Southern Pacific marked mileposts along its routes, ordinarily by a number sign, giving the miles distant from San Francisco. This sign was mounted on the telegraph pole nearest to the milepoint, if that was convenient; otherwise a separate wood post would be used. There is a standard drawing for these signs, printed in Volume 2 of the Southern Pacific Lines Common Standard Plans series (Steam Age Equipment Company, Dunsmuir, CA, 1993), which I reproduce below. The numerals are the Egyptian characters standard for SP signage; a drawing for those characters is included in the same Volume 2 just cited.
A number of details in this drawing are interesting. Note that a two-sided sign was the normal arrangement, and is shown at upper left attached to a telegraph pole. This drawing has a 1979 revision date and thus does not mention sheet-steel signs, but signs of that type, with impressed numerals, were once common on the SP.
My layout in Pittsburgh, PA included both the depot and turntable at San Luis Obispo. Years ago, I was approached at a convention of the Southern Pacific Historical & Technical Society and asked if I would be interested in purchasing the SP milepost sign for San Luis Obispo, mile 252. I immediately asked, “how did you come by it?” and was told, “never mind that, do you want it?” The price was pretty reasonable, so I said yes, figuring I could take care of it, and eventually donate it somewhere. Now that a railroad museum is opening in San Luis itself, I believe the sign needs to go there.
The telegraph pole which the 252 sign was mounted was adjoining the Signal Dept. building across from the San Luis depot. Here is an Alden Armstrong photo of that building in the early 1950s; the white-painted milepost pole can be seen toward the left edge of the image, and the mile sign itself is just visible at the top of the white portion. The signs were mounted 10 feet above the railhead, and the mounting post was painted white to that height.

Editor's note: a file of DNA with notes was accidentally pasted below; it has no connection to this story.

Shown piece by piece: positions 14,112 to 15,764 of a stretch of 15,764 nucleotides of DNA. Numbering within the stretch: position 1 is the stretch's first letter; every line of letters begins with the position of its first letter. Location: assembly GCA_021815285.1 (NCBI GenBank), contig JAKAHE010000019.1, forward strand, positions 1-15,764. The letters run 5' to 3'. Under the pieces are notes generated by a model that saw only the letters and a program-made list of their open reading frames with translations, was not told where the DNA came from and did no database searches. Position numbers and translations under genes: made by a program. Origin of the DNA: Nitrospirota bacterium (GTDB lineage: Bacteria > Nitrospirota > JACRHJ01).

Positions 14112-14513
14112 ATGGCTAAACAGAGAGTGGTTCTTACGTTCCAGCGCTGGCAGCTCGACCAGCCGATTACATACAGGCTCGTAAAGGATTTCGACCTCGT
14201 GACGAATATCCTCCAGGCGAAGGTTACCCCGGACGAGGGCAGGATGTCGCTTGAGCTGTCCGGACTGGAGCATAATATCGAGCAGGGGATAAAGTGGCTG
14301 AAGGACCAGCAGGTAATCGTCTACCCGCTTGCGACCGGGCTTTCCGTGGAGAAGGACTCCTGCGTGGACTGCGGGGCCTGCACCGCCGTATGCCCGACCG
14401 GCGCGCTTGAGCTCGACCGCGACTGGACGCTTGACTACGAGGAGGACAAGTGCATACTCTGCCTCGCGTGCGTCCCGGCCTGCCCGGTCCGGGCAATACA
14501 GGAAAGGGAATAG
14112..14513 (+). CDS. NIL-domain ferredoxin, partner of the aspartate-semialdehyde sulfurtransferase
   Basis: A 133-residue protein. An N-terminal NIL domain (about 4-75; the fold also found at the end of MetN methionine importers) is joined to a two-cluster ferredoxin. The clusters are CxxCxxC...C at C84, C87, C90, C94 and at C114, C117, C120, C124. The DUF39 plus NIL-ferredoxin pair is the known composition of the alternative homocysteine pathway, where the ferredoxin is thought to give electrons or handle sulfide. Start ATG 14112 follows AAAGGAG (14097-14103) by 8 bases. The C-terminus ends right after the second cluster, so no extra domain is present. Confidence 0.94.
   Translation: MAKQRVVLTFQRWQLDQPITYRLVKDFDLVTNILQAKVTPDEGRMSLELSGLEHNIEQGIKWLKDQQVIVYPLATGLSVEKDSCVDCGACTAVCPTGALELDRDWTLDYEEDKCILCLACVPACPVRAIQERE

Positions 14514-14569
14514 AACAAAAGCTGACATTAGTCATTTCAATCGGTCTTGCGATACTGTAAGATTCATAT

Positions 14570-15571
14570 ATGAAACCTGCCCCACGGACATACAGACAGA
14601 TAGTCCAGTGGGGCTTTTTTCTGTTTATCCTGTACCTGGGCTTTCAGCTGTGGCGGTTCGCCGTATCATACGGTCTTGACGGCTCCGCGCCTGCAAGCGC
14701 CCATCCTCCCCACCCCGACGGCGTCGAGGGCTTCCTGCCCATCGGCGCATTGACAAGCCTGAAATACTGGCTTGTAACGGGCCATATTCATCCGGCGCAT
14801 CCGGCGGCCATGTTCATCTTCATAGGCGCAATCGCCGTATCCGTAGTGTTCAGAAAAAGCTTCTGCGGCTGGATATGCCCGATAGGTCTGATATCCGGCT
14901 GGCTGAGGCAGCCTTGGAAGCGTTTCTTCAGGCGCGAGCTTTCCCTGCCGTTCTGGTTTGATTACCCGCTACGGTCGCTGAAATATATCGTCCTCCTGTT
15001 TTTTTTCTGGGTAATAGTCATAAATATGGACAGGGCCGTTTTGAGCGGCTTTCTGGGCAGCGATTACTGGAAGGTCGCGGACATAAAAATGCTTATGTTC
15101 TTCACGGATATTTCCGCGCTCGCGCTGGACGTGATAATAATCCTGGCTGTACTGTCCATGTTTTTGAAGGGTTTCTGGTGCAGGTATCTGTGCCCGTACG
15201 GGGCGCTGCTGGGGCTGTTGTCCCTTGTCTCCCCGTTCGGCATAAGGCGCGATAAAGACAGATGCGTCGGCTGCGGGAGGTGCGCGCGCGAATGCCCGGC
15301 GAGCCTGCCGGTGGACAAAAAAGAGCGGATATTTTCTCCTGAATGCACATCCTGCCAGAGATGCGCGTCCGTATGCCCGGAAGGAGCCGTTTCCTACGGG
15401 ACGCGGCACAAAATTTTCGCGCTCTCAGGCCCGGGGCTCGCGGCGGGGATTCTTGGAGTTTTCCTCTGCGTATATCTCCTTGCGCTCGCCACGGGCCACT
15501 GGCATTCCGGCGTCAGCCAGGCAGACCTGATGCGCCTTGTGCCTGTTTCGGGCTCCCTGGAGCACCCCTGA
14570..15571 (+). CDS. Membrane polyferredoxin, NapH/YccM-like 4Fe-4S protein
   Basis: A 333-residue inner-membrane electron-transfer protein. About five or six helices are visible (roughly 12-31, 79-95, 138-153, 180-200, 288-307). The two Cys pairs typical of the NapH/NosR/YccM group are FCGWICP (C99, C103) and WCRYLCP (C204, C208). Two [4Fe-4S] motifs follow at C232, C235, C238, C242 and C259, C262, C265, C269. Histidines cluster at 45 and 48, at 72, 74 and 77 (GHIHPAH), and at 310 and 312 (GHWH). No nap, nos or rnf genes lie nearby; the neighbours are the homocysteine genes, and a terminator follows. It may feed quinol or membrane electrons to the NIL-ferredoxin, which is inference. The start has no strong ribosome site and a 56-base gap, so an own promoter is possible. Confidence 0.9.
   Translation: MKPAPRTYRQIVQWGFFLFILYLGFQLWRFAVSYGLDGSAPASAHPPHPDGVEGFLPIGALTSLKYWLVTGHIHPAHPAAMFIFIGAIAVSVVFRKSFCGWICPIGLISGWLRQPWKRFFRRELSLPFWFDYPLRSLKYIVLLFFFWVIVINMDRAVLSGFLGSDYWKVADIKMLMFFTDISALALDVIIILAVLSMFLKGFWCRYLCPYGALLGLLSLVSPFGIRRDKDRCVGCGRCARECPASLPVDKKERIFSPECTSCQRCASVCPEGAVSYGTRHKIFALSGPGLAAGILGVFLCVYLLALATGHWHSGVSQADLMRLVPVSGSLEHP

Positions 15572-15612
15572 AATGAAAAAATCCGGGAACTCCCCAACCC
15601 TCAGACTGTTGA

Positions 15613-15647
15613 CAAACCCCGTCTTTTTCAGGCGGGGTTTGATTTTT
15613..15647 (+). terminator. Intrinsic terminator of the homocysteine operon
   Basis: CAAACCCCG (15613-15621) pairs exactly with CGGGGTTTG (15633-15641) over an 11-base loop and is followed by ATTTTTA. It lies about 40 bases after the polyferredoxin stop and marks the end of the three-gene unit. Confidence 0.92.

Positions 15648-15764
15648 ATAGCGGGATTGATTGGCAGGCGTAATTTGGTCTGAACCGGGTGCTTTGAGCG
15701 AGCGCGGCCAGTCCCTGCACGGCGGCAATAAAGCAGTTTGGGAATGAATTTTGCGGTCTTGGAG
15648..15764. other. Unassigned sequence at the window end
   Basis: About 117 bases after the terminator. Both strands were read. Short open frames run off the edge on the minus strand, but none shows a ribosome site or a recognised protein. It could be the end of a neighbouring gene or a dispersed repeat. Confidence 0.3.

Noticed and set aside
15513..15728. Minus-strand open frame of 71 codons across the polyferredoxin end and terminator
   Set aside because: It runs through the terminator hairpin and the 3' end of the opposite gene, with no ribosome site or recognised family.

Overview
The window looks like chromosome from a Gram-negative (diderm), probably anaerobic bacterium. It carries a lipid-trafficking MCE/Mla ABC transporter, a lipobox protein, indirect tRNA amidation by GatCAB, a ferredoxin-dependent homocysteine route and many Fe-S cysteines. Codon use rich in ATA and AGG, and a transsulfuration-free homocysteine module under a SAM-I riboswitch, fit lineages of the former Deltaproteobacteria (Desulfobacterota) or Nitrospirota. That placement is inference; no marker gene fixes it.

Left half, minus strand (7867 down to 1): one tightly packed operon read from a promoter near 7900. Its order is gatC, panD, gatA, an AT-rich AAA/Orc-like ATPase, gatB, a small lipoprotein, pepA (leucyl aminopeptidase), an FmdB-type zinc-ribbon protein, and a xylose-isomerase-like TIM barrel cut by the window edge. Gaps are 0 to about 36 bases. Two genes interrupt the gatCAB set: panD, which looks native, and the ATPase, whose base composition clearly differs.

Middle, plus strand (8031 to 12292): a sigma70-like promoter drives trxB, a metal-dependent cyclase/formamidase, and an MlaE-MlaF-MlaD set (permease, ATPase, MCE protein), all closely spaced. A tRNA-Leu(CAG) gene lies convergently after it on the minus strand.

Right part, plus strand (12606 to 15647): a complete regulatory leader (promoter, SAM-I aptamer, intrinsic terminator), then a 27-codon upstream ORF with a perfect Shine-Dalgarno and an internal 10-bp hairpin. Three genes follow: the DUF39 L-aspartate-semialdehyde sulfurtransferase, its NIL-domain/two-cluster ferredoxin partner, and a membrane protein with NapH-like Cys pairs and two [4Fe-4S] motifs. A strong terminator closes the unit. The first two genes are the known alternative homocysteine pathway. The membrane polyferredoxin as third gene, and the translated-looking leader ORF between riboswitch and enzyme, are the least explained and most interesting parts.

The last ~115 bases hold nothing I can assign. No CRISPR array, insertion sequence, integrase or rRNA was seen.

Below I show a photo of my son Campbell holding the San Luis 252 sign itself. Its dimensions evidently represent an earlier version of what is called out on the drawing above; its numerals are 6 inches high, the sign 8 inches high. You can see the two sides of the steel sign, which is porcelain enamel white with black Egyptian numbers on the outside, and some rust staining from the nail holes.
The impressed numerals are evident in this view of the inside of the steel sign.
My layout location of Shumala is just beyond milepost 270, so that number was the one to mount on a model telegraph pole just west of the depot and the Chamisal Road crossing. The location, near a section building, is the same as shown in my previous post about speed signs (you can read that post at this link: http://modelingthesp.blogspot.com/2014/03/speed-signs.html ). I chose to use the slightly larger sign dimension shown in the drawing at the top of this post, that is, a 12-inch sign height, which amounts to almost exactly one-eighth of an inch when reduced to HO scale. I just reduced the digital Egyptian numerals of the sign to that size and printed it on paper. Here is the result.
As I stated in my comments on speed signs, cited in the preceding paragraph, these milepost signs are distinctive trackside features of an SP main line, and any representation of an SP main should include milepost signs.